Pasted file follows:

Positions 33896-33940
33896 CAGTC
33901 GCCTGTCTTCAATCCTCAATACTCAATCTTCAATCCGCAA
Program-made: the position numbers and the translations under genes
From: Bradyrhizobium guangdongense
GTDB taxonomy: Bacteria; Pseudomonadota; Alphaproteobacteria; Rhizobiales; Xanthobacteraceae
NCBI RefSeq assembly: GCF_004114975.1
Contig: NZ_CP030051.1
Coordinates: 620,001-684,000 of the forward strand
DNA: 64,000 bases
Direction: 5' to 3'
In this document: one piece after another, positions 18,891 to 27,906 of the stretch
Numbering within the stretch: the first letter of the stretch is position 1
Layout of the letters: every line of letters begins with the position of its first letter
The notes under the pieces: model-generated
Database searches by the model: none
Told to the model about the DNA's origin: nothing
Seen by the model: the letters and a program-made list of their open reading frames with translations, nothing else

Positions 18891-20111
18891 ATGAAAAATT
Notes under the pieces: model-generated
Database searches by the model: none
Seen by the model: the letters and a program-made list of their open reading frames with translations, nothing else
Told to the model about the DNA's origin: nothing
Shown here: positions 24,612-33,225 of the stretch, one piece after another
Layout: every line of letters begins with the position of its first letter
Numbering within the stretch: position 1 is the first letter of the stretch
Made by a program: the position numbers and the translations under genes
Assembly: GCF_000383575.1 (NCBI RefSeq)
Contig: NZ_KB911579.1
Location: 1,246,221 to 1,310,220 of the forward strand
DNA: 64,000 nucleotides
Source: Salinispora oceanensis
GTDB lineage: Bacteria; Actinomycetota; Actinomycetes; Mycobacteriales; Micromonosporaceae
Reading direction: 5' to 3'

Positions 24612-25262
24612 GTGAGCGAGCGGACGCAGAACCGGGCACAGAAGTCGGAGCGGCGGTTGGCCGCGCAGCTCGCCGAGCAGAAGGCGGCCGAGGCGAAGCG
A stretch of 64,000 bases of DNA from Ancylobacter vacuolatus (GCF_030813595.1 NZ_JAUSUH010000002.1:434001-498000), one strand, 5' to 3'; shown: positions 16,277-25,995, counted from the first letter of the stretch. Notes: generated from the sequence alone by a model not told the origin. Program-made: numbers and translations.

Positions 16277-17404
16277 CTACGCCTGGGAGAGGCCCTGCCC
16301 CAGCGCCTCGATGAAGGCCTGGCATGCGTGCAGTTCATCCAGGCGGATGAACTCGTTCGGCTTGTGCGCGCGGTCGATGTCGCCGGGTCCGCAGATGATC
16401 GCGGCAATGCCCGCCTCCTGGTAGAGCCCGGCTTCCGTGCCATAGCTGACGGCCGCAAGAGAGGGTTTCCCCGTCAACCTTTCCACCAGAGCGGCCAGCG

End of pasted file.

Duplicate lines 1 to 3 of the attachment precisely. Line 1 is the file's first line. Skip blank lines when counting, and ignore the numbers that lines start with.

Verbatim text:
Positions 33896-33940
33896 CAGTC
33901 GCCTGTCTTCAATCCTCAATACTCAATCTTCAATCCGCAA